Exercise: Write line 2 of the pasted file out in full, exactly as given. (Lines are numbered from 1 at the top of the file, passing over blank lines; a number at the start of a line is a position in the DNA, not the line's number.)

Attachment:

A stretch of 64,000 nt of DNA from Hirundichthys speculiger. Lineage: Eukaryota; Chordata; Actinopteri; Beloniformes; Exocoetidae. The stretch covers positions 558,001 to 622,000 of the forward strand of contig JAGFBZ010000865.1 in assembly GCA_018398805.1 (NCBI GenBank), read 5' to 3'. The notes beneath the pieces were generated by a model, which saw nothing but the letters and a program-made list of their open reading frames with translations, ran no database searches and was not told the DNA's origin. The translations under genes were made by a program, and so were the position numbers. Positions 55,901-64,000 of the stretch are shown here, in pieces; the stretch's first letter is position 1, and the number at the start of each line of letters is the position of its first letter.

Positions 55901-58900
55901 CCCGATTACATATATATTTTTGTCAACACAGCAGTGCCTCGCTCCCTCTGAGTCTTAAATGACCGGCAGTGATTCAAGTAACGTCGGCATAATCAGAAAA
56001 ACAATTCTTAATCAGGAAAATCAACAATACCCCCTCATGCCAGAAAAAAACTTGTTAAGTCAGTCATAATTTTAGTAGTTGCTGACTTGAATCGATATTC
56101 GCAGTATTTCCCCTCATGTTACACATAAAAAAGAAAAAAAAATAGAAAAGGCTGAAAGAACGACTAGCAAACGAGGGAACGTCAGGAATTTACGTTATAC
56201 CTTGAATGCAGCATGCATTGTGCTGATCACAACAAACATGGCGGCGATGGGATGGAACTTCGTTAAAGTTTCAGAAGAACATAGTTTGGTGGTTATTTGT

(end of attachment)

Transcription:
Positions 55901-58900